The opening of the Canada Line has fuelled speculation that Cambie Street is on the verge of an extreme make-over. We’ve already seen the arrival of some major retailers in the area north of Broadway. This is likely just the beginning of a transformation that will take place along the line.
Last month, Vancouver city council approved the terms of reference for a Cambie Corridor Planning Program, but this isn’t going over well with some residents. The program will deal with the area between West 16th Avenue and Southwest Marine Drive, which is largely residential, though it includes Oakridge Centre, B.C. Women’s Hospital & Health Centre, and B.C. Children’s Hospital.
The first phase will define planning principles and an interim rezoning policy “to rapidly inform development applications in locations immediately adjacent to existing stations” along the route, according to a staff report. Stations are located at King Edward Avenue, West 41st Avenue, West 49th Avenue, and Southwest Marine Drive. Future stations have been proposed for West 33rd Avenue and West 57th Avenue.
The initial phase of the program is expected to be completed this fall. The second phase, due by fall 2010, will produce a coordinated strategy for the entire corridor, as well as policies for what the city calls “strategic sites”. The third phase, which is described as “optional”, would result in a development policy for neighbourhoods near the transit corridor. This would occur by fall 2011.
In a submission last month to council, the Riley Park/South Cambie CityPlan Committee cited numerous concerns about the program. The committee, which includes local residents, alleged that planning staff began meeting over a year ago with developers and architects, and that resident associations, merchant groups, and local area planning committees were not consulted.
The city’s director of planning, Brent Toderian, was out of town and unavailable for comment. The assistant director of planning, Kent Munro, did not return a call from the Georgia Straight by deadline. Toderian and Munro coauthored the Cambie Corridor Planning Program report presented to council. It stated that planning around transit stations has typically focused on areas within a five-minute walk, or 500 metres. “Research shows that people are generally willing to walk approximately five minutes to a minimal level of transit (i.e. a bus stop), although willingness to walk farther distances increases with the quality and frequency of the transit service as well as the quality of the intervening built environment,” they wrote.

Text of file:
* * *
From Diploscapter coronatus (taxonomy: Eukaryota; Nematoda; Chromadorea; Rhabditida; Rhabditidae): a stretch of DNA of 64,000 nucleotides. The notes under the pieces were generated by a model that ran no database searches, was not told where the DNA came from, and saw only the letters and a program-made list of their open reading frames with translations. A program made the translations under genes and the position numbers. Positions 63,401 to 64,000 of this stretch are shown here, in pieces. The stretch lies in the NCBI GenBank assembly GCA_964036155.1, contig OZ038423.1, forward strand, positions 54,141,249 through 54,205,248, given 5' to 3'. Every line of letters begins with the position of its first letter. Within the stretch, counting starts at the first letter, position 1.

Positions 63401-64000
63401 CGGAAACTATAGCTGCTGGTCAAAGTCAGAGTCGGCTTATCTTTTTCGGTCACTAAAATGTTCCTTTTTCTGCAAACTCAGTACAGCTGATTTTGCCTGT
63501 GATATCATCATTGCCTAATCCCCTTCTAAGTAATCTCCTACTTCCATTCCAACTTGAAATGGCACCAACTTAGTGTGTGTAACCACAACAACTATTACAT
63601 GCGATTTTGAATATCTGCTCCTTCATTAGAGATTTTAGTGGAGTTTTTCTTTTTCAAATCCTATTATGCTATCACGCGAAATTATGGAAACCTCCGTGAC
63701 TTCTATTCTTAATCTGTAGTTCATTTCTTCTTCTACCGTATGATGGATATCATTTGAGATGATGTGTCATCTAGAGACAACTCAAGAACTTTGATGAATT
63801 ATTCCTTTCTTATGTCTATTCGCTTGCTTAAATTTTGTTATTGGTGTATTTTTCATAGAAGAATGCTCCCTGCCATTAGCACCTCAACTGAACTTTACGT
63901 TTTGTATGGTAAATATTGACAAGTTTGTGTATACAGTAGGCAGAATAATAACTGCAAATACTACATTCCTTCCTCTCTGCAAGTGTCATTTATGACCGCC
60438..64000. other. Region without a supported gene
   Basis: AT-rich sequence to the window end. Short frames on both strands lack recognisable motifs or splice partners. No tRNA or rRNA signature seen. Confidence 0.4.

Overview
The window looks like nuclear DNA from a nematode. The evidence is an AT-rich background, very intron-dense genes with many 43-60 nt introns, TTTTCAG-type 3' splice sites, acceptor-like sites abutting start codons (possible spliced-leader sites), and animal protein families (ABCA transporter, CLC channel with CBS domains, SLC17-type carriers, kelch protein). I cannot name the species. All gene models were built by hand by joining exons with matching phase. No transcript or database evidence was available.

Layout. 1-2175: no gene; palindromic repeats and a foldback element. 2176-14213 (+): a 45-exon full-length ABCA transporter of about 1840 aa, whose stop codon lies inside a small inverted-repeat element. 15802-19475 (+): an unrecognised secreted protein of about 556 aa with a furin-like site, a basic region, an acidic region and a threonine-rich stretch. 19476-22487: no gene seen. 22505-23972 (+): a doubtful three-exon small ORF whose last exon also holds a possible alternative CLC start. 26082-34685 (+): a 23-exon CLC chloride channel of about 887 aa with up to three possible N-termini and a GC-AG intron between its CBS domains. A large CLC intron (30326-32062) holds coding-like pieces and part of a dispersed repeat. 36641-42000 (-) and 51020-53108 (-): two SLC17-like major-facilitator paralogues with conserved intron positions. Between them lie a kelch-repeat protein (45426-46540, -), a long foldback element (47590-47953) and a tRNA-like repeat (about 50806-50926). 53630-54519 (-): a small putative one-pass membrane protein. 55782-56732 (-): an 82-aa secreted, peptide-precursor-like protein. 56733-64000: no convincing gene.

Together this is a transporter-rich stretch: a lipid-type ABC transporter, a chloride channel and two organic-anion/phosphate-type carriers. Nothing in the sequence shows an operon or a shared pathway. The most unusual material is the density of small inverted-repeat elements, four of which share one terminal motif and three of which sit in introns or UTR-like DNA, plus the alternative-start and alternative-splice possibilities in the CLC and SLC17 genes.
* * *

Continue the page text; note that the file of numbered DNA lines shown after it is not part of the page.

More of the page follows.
However, the Riley Park/South Cambie committee noted that the Cambie Corridor Planning Program covers 450 city blocks, which it described as “too unwieldy”. It noted that 63 percent of the study area falls outside the 500-metre areas around the stations. “Current TransLink operational planning shows Cambie bus service—that is, all transit outside of these station areas—will in fact decrease by half,” the committee stated. “Casting the net wider would encourage dispersed redevelopment activity.”
In addition, the committee stated that the rental apartment zone between West 19th and West 24th avenues should not be considered for rezoning because it already has the highest density in the area, as well as the most affordable purpose-built rental housing on the city’s West Side. To benefit tenants, the committee recommended that the planning process exclude this apartment area “to provide further protection against dislocation and loss of affordability”.
The B.C. Liberal government has already passed legislation giving TransLink authority to review “major developments” and the adoption of amendments to official community plans. That has one observer of the planning process, former city housing employee Elizabeth Murphy, concerned that the regional transportation authority will have a big say in the rezoning process along Cambie Street.
“Even though the transit line is already built, they’re still being a major player in development along that corridor, which is very problematic,” Murphy told the Straight in a phone interview. “The deal is done as far as transit goes. Transit is built. Why are they even there in this discussion at this point? The reason for this, of course, is they are looking at profiting from the development along that corridor.”
Murphy said this will ultimately mean that citizens in the area will lose their democratic rights in the planning process, because TransLink will be in a position to override local concerns.